Page 12 – Action(s) that could bolster public tolerance of OCSD’s biosolids management
program include:

“Treating all biosolids to Class A standards by lime addition and/or composting and
terminating all existing Class B land application projects except in remote locations.”   [MY
NOTE:  this does not  mitigate the problem of runoff contamination of surface waters and
leaching of pollutants and pathogens into groundwater.)


Increasingly restrictive local ordinances and growing public resistance has v virtually
eliminated options to initiate new Class B land application projects except in remote
locations with no nearby residents.    Current Class B land application projects may
continue for the foreseeable future but are subject to termination at any time.  OCSD
would be prudent to abandon hopes of securing future Class B land application sites and
should initiate action to eliminate existing projects.

Stabilizing all biosolids with lime and/or composting to Class A standards before land
application would demonstrate to the public that OCSD is sensitive to nuisance problems
and public health issues.”

Pages 12 –13:  IMPLEMENTING AN INCIDENT REPORTING SYSTEM – “. . . initiating a
pilot comprehensive incident-reporting data system would demonstrate sincere
commitment to addressing the concerns regarding public health and nuisance issues.”

“To be effective, an incident-report data base would need to include more than just
complaints submitted to OCSD.   To be complete, the data base also would have to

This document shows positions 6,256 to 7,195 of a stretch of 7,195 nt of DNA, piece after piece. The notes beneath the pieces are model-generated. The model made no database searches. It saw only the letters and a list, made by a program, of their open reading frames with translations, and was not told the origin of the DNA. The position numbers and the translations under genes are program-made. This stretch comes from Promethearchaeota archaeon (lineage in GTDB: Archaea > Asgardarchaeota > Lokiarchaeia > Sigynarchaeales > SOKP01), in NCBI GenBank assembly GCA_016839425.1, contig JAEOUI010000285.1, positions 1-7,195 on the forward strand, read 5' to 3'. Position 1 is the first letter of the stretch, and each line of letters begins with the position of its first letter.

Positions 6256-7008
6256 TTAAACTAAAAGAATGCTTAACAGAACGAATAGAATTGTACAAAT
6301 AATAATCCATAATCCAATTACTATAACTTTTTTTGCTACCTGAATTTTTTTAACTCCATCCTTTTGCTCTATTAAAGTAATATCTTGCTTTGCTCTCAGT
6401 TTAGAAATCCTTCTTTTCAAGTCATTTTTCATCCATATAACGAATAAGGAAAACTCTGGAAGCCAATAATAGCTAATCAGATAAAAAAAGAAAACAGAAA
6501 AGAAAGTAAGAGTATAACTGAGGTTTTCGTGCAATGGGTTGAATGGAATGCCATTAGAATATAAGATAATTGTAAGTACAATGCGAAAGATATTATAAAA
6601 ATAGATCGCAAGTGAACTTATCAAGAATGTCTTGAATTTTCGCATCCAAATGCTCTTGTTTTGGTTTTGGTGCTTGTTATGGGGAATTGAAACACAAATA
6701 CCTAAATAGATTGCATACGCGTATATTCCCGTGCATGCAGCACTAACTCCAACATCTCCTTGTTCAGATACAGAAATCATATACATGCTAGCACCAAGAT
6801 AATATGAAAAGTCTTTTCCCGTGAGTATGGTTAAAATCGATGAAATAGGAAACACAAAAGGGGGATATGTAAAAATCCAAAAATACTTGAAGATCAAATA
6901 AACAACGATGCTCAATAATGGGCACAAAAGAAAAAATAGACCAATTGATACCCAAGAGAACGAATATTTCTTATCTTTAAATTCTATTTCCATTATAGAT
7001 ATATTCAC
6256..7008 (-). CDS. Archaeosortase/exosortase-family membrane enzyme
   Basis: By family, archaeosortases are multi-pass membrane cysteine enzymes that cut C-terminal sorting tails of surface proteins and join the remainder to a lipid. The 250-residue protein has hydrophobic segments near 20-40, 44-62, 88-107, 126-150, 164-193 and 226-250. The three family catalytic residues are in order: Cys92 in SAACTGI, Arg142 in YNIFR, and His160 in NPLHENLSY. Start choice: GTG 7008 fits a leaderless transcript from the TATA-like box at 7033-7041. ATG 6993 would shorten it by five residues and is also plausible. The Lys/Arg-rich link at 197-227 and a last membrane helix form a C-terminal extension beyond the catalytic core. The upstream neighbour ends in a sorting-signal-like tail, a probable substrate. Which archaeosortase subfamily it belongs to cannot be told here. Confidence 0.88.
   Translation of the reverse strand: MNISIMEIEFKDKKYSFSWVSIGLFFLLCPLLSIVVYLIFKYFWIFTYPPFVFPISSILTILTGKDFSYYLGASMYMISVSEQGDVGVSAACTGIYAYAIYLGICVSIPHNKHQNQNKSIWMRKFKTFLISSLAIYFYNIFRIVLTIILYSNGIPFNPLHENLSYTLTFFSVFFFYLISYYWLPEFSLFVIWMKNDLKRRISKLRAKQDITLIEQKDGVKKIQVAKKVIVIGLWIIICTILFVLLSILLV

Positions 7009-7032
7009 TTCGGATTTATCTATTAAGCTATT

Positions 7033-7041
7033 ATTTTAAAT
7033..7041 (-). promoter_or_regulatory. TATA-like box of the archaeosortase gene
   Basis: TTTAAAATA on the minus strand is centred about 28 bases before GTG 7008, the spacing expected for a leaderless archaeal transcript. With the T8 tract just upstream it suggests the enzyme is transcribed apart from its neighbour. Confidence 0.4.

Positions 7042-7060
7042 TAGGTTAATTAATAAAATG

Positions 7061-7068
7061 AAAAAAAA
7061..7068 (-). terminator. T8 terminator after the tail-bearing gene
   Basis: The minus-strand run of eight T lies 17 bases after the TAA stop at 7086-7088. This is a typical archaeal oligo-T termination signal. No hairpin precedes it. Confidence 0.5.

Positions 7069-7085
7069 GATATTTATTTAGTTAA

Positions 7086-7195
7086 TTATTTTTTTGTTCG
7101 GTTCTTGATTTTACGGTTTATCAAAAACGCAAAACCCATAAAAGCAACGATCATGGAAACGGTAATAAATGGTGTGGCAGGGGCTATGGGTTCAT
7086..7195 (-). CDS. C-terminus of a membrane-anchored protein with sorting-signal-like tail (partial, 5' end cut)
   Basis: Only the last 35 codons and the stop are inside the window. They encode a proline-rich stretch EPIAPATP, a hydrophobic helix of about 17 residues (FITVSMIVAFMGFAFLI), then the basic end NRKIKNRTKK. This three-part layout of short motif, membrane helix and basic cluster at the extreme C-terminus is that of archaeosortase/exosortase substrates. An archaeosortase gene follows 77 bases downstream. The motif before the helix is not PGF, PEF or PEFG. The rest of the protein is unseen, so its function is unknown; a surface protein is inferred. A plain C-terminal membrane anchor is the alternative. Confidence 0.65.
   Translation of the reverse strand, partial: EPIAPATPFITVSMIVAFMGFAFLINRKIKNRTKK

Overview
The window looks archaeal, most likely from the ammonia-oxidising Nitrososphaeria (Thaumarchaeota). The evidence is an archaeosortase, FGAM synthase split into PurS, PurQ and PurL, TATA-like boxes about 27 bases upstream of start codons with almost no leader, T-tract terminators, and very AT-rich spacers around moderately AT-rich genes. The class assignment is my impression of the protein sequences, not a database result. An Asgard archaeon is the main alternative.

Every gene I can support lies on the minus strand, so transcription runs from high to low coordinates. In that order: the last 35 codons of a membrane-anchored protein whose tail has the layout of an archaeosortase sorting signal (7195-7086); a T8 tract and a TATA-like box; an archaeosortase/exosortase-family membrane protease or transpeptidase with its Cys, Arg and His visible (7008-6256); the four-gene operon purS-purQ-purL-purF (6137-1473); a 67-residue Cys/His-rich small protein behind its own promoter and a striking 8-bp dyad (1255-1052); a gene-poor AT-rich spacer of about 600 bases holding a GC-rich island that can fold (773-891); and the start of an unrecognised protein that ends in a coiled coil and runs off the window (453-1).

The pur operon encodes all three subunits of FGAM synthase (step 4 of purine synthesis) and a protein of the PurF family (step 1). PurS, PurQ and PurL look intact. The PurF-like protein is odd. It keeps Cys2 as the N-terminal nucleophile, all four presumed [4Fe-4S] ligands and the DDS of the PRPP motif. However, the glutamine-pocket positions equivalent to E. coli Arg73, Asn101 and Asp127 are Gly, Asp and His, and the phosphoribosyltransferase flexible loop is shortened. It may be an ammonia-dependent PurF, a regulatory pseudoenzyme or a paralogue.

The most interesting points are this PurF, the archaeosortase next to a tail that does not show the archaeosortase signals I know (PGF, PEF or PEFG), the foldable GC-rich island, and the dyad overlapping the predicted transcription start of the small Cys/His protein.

include complaints addressed to permitting agencies, land owner/appliers, haulers, health
officials and government representatives; reports from regulators and site inspectors; and
solicited observations (written questionnaires) from residents living or working in the
vicinity of the site.”

The database should contain responses to all complaints . . . a comprehensive incident
report data system would be invaluable in assessing allegations of non-compliance and
documenting clusters of health complaints that might require special attention.”

Page 13 – BIOSOLIDS CHARACTERIZATION:  “There is also a need to identify daughter
compounds (metabolites) that are produced during the treatment process.   Metabolites
sometimes pose higher risks to public health than the original compound itself.”

Pages 14 – 15  In accordance with California Penal Code section 933 and 933.05, each
recommendation requires a response from the government entity to which it is
addressed.  These responses are to be submitted to the presiding judge of the Superior
Court.    Based upon the findings, the 2003-2004 Orange County Grand Jury
recommends that

Orange County Sanitation District (OCSD) phase out Class B biosolids land application
programs except in remote locations where no nearby residents will be impacted.

OCSD develop plans to stabilize all biosolids through lime application and/or composting
to Class A standards;

OCSD formulate a schedule and costs for implementing a long-range biosolids
management plan, and inform the public of anticipated cost increases;

(4)  OCSD  explore options to partner with EPA in developing an incident report data
system, conducting a  local survey of emerging compounds and pathogens in sewage
wastes and/or implementing a model program at a biosolids land application site.